About the Internship (Jun 5 – Aug 12, 2016)
NASA Marshall Space Flight Center is sponsoring efforts to develop technology for integrating a high-performance, low-hazard monopropellant into Cubesat platforms. The program focuses on a “green” monopropellant GPROP as an alternative to the widely used Hydrazine monopropellant. Being markedly less hazardous than Hydrazine, GPROP is attractive due to easier ground processing and storability. While research has been conducted on the characterization of the propellant itself, to date, a fully integrated propulsion system has yet to be tested. NASA is coordinating their monopropellant efforts with the United States Air Force to develop a 100 mN 1U Cubesat module that will utilize the GPROP monopropellant.
The culmination of previous years of characterization research is to integrate the GPROP propellant into a fully integrated propulsion system. A summer 2016 Propulsion Academy group was tasked with designing this system to scale for use in CubeSat platforms. Acting as a proof-of-concept to hopefully further the TRL (technology readiness level) a hot-fire test of this system will demonstrate the feasibility of “green” monopropellant use in future spacecraft propulsion systems.
Early in the project analysis ranging from thermal to structural to fluid dynamics had to be conducted. Given a set design for the thruster, components had to be designed around it that would allow for integration into the CubeSat frame. Leading up to this final test, many verifcation tests had to be conducted. With the module designed and fabricated, each major component had to be tested. This included burst testing the propellant tanks, power and thermal verification for the thruster heater and control board, pressure checking feed lines and panels, and lastly conducting an all-up thermal verification test of the system without propellant. After these tests were completed, a test-readiness-review would assess the readiness of the team and test facilities for the hot-fire.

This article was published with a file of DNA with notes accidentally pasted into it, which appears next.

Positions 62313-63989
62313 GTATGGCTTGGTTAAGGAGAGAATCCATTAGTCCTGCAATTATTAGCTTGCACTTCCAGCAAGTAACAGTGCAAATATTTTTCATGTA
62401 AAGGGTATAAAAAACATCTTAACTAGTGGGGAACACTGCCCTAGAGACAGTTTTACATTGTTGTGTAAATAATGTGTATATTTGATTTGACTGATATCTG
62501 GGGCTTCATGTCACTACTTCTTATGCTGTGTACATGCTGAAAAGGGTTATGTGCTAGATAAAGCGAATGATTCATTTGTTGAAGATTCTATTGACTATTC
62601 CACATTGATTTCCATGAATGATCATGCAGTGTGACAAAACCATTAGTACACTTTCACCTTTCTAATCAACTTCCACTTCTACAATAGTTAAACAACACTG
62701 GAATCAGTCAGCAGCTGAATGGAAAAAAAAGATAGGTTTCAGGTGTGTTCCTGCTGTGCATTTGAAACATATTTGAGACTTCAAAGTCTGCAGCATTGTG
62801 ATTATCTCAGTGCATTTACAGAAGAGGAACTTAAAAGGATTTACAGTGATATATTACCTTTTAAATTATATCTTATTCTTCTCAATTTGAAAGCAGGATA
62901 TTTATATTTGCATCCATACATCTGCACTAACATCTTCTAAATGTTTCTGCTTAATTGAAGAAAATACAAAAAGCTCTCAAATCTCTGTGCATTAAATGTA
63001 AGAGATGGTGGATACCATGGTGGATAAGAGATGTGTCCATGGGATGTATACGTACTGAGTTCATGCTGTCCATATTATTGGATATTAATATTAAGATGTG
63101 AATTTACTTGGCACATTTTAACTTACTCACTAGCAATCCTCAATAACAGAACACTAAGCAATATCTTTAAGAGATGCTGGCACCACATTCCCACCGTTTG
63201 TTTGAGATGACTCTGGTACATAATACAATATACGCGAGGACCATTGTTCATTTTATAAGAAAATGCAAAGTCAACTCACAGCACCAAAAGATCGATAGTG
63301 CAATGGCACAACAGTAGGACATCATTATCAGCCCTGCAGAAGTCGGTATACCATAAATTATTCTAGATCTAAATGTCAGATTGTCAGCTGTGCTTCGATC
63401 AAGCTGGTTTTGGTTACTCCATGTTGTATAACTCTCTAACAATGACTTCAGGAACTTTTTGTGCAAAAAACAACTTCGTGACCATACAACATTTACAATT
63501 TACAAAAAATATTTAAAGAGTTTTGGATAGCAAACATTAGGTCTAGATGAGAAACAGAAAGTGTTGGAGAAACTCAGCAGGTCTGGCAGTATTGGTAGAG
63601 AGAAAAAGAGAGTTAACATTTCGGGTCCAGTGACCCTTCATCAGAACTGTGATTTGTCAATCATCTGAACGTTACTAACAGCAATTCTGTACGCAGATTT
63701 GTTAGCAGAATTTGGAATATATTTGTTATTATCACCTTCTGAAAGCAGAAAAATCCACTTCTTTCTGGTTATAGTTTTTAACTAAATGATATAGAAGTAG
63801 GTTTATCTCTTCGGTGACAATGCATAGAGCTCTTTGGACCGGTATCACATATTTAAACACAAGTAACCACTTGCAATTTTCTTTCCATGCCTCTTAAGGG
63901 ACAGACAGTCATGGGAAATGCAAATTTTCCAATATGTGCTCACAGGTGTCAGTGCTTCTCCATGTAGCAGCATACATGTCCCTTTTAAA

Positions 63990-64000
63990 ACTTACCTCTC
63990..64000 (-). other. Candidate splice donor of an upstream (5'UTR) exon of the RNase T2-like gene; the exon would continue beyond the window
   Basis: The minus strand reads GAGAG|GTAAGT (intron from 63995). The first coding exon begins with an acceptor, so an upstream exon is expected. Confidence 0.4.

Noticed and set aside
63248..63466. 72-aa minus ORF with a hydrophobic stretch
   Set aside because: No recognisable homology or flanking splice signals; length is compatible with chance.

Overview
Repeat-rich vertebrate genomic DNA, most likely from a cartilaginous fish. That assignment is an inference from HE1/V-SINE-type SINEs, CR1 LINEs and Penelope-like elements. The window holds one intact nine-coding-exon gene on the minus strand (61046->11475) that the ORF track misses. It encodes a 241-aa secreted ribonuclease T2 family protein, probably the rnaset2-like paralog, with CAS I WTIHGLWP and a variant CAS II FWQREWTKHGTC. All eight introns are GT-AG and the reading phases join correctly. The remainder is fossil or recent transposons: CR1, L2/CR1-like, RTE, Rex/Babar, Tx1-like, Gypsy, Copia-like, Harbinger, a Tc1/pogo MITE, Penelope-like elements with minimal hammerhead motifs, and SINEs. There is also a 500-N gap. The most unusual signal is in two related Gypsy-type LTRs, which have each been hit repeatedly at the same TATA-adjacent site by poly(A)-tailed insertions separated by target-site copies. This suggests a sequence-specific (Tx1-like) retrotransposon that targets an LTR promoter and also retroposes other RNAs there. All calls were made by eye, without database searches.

Results and Conclusions
To summarize, the propellant tanksheld, the thermal management system kept the propellant from overheating in the tank, the heater and controller maintained the breakdown temperature, the pressurization and feed systems did not leak, and most importantly, the system successfully underwent a hot-fire test. Although the GPROP propellant has been fired numerous times, this was the first time it had ever been integrated into CubeSat scale module and successfully fired. This proved to be a major first step in possibly replacing Hydrazine for in-space monopropellant propulsion systems.
If I learned anything from this project it was that communication is key. Working efficiently as a team was the most vital aspect of this project. The team I worked with made everyday more interesting than the last, especially on our last day of the summer when made some fire and smoke. The successful hot-fire test can be contributed solely to the ability of each team member to not only carry a portion of the project, but to keep everyone informed its status. Besides learning a great deal about chemical propulsion systems, getting experience in just about every facet of research engineering, and learning plenty of NASA history, this project taught me that the success of a team lies in the partnership of each individual member more than anything.